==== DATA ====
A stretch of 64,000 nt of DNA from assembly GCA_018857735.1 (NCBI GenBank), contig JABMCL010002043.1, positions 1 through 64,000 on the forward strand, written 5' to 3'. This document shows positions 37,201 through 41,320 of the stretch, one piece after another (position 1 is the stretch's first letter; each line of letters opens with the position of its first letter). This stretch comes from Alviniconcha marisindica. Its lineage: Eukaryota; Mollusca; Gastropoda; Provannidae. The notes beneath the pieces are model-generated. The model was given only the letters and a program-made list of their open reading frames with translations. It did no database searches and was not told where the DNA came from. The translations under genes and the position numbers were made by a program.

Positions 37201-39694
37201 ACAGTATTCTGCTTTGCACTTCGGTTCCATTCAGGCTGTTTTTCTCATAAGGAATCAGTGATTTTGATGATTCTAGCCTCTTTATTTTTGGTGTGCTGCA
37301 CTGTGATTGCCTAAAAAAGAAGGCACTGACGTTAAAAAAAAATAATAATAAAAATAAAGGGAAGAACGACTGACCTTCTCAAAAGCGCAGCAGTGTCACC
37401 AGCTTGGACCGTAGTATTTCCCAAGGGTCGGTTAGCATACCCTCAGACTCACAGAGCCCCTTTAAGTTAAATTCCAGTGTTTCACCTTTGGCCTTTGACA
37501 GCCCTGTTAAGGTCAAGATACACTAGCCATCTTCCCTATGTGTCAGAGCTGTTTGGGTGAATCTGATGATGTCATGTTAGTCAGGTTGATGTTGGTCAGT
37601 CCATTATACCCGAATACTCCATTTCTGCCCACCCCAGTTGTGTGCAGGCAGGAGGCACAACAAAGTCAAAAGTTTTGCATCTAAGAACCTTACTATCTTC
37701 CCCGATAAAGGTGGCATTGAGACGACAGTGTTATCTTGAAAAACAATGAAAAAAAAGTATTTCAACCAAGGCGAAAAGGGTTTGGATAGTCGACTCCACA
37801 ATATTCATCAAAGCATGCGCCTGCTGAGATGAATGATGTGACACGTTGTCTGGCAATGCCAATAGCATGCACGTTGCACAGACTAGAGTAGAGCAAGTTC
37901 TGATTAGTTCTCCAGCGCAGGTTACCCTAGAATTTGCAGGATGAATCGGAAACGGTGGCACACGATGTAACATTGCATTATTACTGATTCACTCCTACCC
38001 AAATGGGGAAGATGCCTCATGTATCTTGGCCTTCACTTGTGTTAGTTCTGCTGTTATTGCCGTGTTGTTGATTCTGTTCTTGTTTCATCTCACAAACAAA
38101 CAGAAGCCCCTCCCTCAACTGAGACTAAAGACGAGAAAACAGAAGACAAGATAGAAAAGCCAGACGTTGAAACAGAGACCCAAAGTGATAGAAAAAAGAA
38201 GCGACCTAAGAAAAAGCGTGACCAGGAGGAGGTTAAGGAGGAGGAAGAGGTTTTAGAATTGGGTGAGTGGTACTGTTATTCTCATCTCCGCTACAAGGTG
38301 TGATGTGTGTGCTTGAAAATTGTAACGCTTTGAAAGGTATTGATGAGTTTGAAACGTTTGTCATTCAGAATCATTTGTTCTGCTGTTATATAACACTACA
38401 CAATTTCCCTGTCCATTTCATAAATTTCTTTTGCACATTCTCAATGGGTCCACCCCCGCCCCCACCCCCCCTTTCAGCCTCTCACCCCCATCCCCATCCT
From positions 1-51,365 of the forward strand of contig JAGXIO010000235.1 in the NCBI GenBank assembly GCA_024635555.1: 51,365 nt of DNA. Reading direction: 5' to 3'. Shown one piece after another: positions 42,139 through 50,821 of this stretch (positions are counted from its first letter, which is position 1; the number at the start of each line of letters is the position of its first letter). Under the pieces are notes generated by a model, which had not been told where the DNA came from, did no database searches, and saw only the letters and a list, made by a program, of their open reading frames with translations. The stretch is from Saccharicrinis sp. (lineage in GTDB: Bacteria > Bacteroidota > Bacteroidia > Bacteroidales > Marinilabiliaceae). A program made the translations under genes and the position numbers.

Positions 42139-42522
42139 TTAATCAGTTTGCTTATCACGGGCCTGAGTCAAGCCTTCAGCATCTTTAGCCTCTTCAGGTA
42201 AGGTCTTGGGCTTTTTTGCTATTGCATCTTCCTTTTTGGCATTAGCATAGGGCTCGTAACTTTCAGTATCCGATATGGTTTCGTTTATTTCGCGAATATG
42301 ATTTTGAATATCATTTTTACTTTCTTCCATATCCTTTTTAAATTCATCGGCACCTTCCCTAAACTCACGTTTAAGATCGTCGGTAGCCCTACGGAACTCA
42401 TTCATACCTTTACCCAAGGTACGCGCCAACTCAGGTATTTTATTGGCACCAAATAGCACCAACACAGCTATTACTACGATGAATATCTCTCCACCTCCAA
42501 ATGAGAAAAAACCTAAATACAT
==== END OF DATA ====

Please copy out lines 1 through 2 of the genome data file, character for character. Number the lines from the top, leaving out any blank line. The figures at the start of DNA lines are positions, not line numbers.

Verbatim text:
A stretch of 64,000 nt of DNA from assembly GCA_018857735.1 (NCBI GenBank), contig JABMCL010002043.1, positions 1 through 64,000 on the forward strand, written 5' to 3'. This document shows positions 37,201 through 41,320 of the stretch, one piece after another (position 1 is the stretch's first letter; each line of letters opens with the position of its first letter). This stretch comes from Alviniconcha marisindica. Its lineage: Eukaryota; Mollusca; Gastropoda; Provannidae. The notes beneath the pieces are model-generated. The model was given only the letters and a program-made list of their open reading frames with translations. It did no database searches and was not told where the DNA came from. The translations under genes and the position numbers were made by a program.

Positions 37201-39694